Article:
Social media can contribute to eating disorders
GREENWICH — A culture obsessed with physical appearance has contributed to a rise in the prevalence of eating disorders, and social media is inflaming the problem for young people, local experts said Monday.
“There is so much pressure to look certain way,” said Lauren Alcan, a clinical social worker in Greenwich who worked at an eating disorder recovery center. “On social media, there’s so much competition.”
In places like Greenwich, the pressure on physical appearance is magnified, Alcan said.
“I grew up in this area,” the therapist said. “From my personal experience and from working in this area, I’ve seen that there is so much pressure. And it’s not just put on ourselves, but friends and family may want us to look a certain way. We’re afraid we won’t fit in.”
Attention to the issue intensified recently as followers of local Youtube star Eugenia Cooney posted comments of concern about her thin appearance. Worry for the 24-year-old Cooney was so great that some asked the Greenwich Police Department do welfare checks at her home. Others participated in rumors that Cooney had died because she had been offline for a while. Police responded with a tweet Saturday that she was OK.
“I appreciate the concern,” Cooney tweeted Sunday. “I’m taking a break from social media and voluntarily working on this with my doctor privately. Please respect that.”
Aside from negative comments and online bullying, which can also contribute to issues like body dysmorphia, Alcan said the unrealistic facade social media puts on people’s lives can be harmful.
“It’s so unrealistic and so obviously incredibly unhealthy,” she said. “It shows a bigger societal problem in the fact that there is so much emphasis on someone’s looks and thinking that is the focal point of person’s value.”
An eating disorder is defined by the American Psychiatric Association as a mental illnesses in which people experience severe disturbances in their eating behaviors and related thoughts and emotions. Becoming preoccupied with food and body weight is usually a symptom of an eating disorder.
Body dysmorphia is a disorder in which a person obsesses over one or more perceived flaw in appearance that others either don’t see or consider minor. A person with dysmorphia may feel so ashamed of their appearance that they have anxiety about being seen in public.
There are at least 30 million people suffering from an eating disorder in the U.S., according to National Association of Anorexia Nervosa and Associated Disorders. Eating disorders have the highest mortality rate of any mental illness. They affect all races and ethnic groups.
Last year, plastic surgeons and doctors began warning the public of “Snapchat dysmorphia.” They said the filters used on the photo and social media app Snapchat have given young people such an unrealistic standard of beauty that they seek cosmetic surgery to look more like the versions they see of themselves in flattering filters.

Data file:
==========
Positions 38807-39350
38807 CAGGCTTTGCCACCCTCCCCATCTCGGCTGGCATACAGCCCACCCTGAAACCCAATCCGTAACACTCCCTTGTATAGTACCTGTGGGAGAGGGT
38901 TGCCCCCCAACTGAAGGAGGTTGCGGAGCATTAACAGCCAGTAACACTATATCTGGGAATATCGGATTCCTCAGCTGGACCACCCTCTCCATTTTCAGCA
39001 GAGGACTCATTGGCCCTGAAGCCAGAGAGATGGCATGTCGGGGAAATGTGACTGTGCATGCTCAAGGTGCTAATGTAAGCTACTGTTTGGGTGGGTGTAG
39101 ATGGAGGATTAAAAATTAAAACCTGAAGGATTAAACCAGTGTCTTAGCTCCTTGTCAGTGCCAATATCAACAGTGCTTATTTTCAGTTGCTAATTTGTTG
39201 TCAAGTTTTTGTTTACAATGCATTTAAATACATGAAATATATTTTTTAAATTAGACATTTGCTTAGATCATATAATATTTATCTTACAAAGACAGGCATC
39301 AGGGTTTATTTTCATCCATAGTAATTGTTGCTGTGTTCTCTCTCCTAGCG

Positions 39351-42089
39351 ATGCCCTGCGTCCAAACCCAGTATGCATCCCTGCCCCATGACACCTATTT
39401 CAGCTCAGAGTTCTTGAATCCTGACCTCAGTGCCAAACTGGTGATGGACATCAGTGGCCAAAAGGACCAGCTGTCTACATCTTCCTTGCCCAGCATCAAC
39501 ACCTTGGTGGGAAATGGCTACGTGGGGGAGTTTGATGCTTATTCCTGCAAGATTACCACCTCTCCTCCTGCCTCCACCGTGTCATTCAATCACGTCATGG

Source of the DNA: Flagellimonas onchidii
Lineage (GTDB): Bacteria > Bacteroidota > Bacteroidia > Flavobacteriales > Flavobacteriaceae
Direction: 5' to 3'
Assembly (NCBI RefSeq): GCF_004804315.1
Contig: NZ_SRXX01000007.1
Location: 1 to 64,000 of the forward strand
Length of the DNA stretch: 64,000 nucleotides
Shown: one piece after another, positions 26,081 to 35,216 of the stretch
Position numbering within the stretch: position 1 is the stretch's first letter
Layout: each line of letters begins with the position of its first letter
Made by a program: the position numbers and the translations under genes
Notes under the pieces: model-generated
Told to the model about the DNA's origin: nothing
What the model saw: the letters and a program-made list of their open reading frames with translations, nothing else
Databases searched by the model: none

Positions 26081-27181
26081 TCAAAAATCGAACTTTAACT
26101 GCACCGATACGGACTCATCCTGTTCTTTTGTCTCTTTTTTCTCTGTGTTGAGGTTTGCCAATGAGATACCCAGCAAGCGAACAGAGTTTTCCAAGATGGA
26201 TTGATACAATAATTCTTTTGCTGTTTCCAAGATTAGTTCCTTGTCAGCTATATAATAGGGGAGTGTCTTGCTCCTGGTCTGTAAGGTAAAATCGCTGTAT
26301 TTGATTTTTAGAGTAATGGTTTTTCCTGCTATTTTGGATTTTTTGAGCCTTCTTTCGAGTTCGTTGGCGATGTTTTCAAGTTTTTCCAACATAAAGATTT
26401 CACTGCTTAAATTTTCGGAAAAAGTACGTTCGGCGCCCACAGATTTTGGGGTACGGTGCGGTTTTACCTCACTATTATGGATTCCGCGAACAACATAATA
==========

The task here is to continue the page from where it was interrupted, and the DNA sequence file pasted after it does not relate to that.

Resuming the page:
Talking about a person’s weight publicly online — even if the comments come from a place of concern — is never a good idea, said Alcan.
Examples of strangers commenting on Cooney’s weight abound on Youtube and Twitter. Some are pleas for the young woman to get help. Others are long videos of men speculating about her circumstances. Many are mean-spirited.
The best person to confront concerns is someone with a personal relationship and the conversation should be face to face, the therapist said.
“It’s such a sensitive subject and it’s a vulnerable place to be in,” Alcan said. “The way you approach that conversation depends on the relationship. We’re all very nervous to confront people we care about with things even outside appearances.”
Melissa McClain Coffin, a psychologist from Cos Cob, said families can be traumatized when a loved one develops an eating disorder.
“It’s incredibly terrifying for families and loved ones of people who are struggling. Oftentimes, they’re paralyzed by their fear, about what to do, so they can wait too long to take action,” she said.
A good practice is to take a team approach with a family member who has developed a pathology around food and body image.
“If they’re worried about their loved one, they should make sure they’re getting a multidisciplinary team - a medical professional, a psychologist or a therapist, a dietician - to do a thorough assessment as a team,” said McClain Coffin.
Alcan said if there is genuine concern, it should be confronted in a sensitive way without judgment, shaming or blaming.
“You don’t need to tell them they need to get treatment, but just let them know there is a person you can talk to if there’s anything going on ,” said Alcan.
Peers who may be concerned about another young person should reach out to their parents, she said, because they may be aware of something the parents are not.
Center for Discovery, an eating disorder treatment facility in Greenwich, offers free support groups open to the public every Thursday from 7 p.m. to 8 p.m. at its facility at 7 Riversville Rd, Suite 2A. People suffering from a disorder as well friends and family can attend.
Anyone who needs immediate assistance regarding an eating disorder should call the National Eating Disorders Association Helpline at 1-800-931-2237.